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The Tongva Times

The Tongva Times

The Tongva Times

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Gabrielino’s achievement gap needs addressing

By Violet Wang | Staff Writer

   Gabrielino High School is proud to boast its best: an incredible 96 percent graduation rate, a variety of AP classes, star students attending top schools, and excellent extracurriculars. However, despite the high average results of the school, there is a massive gap between the achievement of different demographics of students, disproportionately affecting Gabrielino’s Hispanic population. The school must address this through flexibility in homework policies and more accelerated class options.

   Each year, schools across the nation take the SBAC, or Smarter Balanced Assessment Consortium, which analyzes how well a school does in different academic subjects based on how students score on the test. Each year’s average scores are available to the public, as well as separate average scores based on demographics such as ethnicity.

   According to last year’s scores, Hispanic students have vastly lower average SBAC scores than other demographics, as opposed to Asian students with vastly higher average SBAC scores than other demographics, being the only group reaching “High” performance levels. In both English and Math, Hispanic students are ranked at the “Very Low” performance level at 80 points below the standard and 155 points below the standard respectively.

   The reasoning for this difference is complex, but one leading theory is a difference in family obligations. 

   A survey conducted by Texas Public Radio found that Hispanic students were more likely to help pay their family’s bills. Another study on Hispanic youth showed that Hispanic students in Los Angeles had a high rate of family obligations, which correlated with a lower likelihood of getting a four-year college degree. Despite a large rate of parental encouragement to attend college, by being responsible for full or part-time jobs, Hispanic students, on average, have less time to study or do homework.

   Coupling with this lack of time is the way that accelerated courses are advertised.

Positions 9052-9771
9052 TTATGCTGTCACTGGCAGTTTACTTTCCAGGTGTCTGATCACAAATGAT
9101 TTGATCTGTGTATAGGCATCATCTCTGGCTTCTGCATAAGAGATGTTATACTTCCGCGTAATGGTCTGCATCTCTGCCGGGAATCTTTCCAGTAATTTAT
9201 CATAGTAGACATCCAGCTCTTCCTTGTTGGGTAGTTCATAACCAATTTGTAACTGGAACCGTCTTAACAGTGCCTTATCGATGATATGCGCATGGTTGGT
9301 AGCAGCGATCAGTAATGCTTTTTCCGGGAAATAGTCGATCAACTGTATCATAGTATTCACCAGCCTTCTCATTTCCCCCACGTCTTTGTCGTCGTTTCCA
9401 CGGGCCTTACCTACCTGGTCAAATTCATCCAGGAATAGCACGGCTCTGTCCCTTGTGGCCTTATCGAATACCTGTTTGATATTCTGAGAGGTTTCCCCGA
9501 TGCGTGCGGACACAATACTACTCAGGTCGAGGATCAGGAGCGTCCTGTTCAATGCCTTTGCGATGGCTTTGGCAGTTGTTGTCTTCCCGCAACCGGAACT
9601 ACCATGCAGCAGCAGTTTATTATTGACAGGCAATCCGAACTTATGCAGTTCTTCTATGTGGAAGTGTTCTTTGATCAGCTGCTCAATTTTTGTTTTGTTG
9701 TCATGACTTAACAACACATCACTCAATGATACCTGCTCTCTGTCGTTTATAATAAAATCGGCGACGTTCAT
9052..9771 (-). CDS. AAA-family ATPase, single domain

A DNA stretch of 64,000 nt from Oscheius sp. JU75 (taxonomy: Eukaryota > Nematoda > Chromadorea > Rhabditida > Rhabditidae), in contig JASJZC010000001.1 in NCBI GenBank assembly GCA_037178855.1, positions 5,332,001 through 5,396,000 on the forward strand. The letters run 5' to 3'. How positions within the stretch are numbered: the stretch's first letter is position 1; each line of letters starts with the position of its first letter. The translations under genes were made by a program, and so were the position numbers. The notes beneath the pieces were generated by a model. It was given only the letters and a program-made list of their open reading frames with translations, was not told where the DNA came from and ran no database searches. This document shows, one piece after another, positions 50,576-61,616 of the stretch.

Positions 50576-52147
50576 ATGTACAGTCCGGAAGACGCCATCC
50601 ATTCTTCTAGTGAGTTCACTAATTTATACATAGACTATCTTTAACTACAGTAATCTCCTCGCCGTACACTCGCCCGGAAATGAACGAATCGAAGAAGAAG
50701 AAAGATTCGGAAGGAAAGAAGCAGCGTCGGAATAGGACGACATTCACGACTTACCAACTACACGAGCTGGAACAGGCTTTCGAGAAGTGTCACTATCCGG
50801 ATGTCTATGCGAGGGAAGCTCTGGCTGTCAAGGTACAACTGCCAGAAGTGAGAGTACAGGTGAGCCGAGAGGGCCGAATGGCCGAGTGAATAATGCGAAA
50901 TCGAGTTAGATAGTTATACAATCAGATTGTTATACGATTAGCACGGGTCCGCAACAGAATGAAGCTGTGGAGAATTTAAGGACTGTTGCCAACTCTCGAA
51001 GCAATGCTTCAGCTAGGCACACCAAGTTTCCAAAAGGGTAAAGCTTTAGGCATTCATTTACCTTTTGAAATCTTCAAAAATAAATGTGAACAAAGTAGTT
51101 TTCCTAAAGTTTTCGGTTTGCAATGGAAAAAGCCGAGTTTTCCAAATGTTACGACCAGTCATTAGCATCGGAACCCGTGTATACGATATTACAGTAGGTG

AP classes are presented as requiring one hour of homework each night, something that is simply not true. AP classes, like all other classes, frequently have days without homework, or weeks of projects, and most teachers, mercifully understanding that students have more than just one class, do not intentionally overload students with an hour of homework per night. 

   Advertising AP classes as having such a high time requirement discourages students with outside time commitments from taking them at all.

   In addition to this, offering purely regular classes and AP classes with no in-between option leaves students who want to learn more without the pressure of an AP class without an option. Only a few subjects offer Honors, such as Biology and English, but those are often grade-restricted. 

   Honors classes can help improve student understanding and education for students of more ranges.

   Gabrielino must offer more flexibility in both work policies and class options. This would help not just Hispanic students, but any students with family responsibilities or interest in accelerated learning without too high a jump in pressure.

   Teachers can help students by reducing workload, such as assigning homework only if it strictly cannot be done in class and if it is essential. Teachers can also choose to have more flexible homework submission rules, such as late work being graded equally to work turned in on time, or homework never being due the day after it was assigned. 

   Gabrielino should also stop presenting AP classes as requiring such a constant and high commitment, and provide more Honors classes to students. 

   Gabrielino is an amazing school, but not an amazing school for everybody. Gabrielino must employ flexibility in its systems to address every student’s needs. By addressing the needs of Hispanic students, Gabrielino can ensure equity and success for all Eagles.

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